by Angela Faustino
As someone who has dedicated her life to studying writing, I think a lot about what makes literature effective. There are the essentials of course, the rising and falling actions, a solid plot, conflict, a climax, and an end all resolution that concludes the story. I feel the most important thing that a story can give is a sense of other worldliness. When a piece is that good, it harnesses all of these elements, and leaves the reader with a sense of awe after its resolution.
As an avid gamer, and someone who enjoys watching playthroughs of games, I often wonder: Why aren’t video games considered valid pieces of literature?
I primarily read short stories and novels in the fiction genre, but I’m also an avid gamer, and I realized that when I look for a game, I find myself wanting the same things that short stories and novels give me. I want an interesting plot, a well developed setting, and that sense of awe after I finish it. So if I find that literature and video games are achieving the same outcomes, why aren’t video games considered valid pieces of literature?
Obviously, games are not for everyone, but, neither is reading. In the gaming community, there is a mixed bag of responses when it comes to reading and writing. I find that some people are similar to me and enjoy both reading and writing (and playing video games, of course), and some people strictly play video games, saying things along the lines of, “I can’t stand reading,” or, “I’d rather be able to see what I’m supposed to be engaged in. It’s harder for me to picture it if it’s not visual."
One game comes to mind when I think about an amazing plot line. Until Dawn, developed by Supermassive Games, and released by Sony Computer Entertainment for the PS4, delves into a survival scenario where the choices you make in gameplay affect the outcome of the story. To draw back to the elements of a typical story, this game follows them to a T. In Until Dawn, you play as a character who embarks on a trip with a few of his friends for the first time in a few years. There is some foreshadowing included in the first few minutes of gameplay which makes the reader aware that something bad happened, causing them to skip the annual trip in the years prior, and that something bad will likely happen again. The story follows a mostly linear plot, aside from some flashbacks to the trip a few years prior.
The game play has important qualities included in a short story: character development, a cohesive plot, conflict between individual characters and outside forces, and of course, a resolution. Without giving too much of the story away, I wanted to highlight two of the most important things that this game does that literature does not tend to do. There are examples of books and stories breaking the fourth wall, speaking directly to the audience, but in this game, it functions as an important role. The main character speaks with a therapist intermittently during gameplay. They ask you, the player, what your biggest fears are, what characters you like, and what characters you don’t like. All of these choices made by you, the player, influence gameplay, changing interactions with certain characters, and the visuals meant to give you a good scare.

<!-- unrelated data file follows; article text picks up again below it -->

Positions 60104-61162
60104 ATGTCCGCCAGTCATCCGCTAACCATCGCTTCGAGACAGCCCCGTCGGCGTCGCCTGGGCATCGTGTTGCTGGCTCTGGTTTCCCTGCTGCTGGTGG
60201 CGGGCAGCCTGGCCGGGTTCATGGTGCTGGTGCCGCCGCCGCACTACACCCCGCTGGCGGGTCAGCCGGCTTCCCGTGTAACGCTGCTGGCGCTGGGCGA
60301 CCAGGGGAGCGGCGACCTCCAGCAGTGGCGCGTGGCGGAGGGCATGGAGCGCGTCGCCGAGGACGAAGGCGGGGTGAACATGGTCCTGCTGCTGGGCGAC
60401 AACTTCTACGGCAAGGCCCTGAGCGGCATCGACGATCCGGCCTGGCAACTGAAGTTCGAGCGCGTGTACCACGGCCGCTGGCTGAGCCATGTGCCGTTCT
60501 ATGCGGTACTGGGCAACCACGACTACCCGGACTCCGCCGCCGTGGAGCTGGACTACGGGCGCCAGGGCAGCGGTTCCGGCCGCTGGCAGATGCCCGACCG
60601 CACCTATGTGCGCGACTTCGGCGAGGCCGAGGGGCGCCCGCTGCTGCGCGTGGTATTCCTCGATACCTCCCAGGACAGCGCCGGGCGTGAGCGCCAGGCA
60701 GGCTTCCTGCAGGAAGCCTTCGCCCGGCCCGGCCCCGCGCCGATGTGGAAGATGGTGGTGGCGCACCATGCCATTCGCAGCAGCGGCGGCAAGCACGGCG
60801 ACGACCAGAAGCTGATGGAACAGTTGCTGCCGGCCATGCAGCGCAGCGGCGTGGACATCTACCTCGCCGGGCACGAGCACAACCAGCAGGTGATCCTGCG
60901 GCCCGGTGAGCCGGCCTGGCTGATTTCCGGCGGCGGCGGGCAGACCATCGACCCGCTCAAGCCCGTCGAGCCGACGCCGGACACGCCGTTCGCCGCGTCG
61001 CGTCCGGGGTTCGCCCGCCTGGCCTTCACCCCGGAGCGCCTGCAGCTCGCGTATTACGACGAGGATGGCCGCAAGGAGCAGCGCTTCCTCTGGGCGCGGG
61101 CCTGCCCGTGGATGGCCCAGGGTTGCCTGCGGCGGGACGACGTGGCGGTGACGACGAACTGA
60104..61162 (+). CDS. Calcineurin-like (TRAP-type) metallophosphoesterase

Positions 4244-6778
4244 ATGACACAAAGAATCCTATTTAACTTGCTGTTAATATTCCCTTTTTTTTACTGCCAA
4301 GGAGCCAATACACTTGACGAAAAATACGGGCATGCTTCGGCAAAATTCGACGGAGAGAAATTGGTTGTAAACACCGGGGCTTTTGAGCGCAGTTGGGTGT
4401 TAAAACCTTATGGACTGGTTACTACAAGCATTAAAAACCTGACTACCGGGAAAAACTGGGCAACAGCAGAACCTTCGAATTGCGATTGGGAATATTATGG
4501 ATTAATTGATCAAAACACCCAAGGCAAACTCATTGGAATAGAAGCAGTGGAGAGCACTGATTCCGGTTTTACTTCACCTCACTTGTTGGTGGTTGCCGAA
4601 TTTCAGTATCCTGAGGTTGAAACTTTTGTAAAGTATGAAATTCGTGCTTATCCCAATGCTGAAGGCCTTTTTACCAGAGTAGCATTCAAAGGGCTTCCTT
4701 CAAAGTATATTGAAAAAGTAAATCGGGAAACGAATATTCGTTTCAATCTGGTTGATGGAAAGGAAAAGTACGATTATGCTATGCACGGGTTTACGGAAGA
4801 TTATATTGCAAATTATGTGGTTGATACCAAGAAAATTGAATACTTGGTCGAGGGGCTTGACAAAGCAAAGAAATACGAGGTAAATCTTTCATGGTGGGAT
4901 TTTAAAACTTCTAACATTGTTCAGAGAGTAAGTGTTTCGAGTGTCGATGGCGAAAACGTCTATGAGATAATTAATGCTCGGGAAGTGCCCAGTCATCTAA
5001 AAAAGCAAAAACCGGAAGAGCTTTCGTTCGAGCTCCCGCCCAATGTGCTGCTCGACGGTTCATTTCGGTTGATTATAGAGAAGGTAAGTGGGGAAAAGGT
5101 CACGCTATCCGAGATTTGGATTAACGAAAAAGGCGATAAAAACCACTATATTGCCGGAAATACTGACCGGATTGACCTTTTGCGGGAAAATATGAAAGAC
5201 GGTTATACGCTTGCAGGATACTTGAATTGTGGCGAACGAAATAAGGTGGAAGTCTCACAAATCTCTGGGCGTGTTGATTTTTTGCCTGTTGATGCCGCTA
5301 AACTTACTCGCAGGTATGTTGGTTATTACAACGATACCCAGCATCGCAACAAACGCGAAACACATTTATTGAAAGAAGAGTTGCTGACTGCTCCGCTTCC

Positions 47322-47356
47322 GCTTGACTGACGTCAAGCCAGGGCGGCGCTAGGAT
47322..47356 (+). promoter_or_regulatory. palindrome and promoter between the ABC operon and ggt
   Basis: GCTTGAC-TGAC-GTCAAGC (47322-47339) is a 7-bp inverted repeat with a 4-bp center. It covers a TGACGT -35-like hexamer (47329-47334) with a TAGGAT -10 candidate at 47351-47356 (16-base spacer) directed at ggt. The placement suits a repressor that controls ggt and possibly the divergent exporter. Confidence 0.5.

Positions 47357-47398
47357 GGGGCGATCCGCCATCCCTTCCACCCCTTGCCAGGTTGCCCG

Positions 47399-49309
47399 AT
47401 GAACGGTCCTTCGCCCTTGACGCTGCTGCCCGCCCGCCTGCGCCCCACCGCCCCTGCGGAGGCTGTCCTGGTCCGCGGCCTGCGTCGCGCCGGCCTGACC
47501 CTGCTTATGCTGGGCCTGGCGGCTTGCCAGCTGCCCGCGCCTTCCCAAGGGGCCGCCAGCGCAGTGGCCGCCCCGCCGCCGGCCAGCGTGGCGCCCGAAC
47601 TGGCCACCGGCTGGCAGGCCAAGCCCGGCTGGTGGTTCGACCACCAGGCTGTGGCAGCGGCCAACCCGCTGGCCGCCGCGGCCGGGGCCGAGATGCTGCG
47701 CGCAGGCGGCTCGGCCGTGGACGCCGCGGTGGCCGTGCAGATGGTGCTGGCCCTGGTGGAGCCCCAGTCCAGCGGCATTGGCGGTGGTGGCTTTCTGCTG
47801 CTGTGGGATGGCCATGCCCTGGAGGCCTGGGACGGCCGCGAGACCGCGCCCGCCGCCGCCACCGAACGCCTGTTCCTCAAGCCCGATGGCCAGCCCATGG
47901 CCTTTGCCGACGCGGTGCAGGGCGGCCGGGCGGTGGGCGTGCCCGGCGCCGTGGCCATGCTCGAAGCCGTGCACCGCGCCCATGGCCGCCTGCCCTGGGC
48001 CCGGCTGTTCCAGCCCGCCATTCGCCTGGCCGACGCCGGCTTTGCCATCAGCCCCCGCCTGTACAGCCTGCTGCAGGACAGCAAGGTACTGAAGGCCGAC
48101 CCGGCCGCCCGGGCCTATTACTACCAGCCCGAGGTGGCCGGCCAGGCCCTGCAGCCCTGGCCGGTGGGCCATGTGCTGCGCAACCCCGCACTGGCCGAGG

The second thing this story does which I have not seen in literature, is offering multiple endings based on choices the individual makes. I would argue that this alone forces the player to become more invested in the game, whether they know it or not. When someone is given control over an outcome, the likelihood of them finishing the game or story rises.
Another great example of a game that changes based on your choices, is Depression Quest. This game was developed by Zoë Quinn in 2013 as an educational tool for those who know friends or family members or are suffering with depression themselves. This type of game, which is an interactive story, allows the player to read through a situation that the main character is experiencing, and make a choice (usually between 1 to 5 options) that will affect the plot. I would argue that this game does just what Until Dawn does, except in a more traditional story structure. While there are very few visuals, the player becomes immersed in a story line where the life of the main character rests in their hands. Not only do I feel that this is a great educational tool for those who want to know more about depression and how to help those around them suffering from it, but it draws back to as close as a game can get to literature.
I always appreciate picking up a book or scrolling through my kindle to find that perfect story, but sometimes, I want to let imagination take a back seat and let someone else's creativity fill my mind. I think this is a really important point to consider before excluding video games from being considered valid pieces of literature.
I also think it’s important to give credit where credit is due. Game writers spend the majority of their pre-game making career reading, the way most of us do. This has prepared them to create meaningful plots with likeable and hateable characters, conflicts, creative hints to symbolism, well crafted foreshadowing, and the list goes on. Next time you pick up the controller or power up Steam, consider the elements that have been ingrained into our brains in regard to what a good story is. I think you’ll be surprised to see that these elements are present in most any plot-driven video game.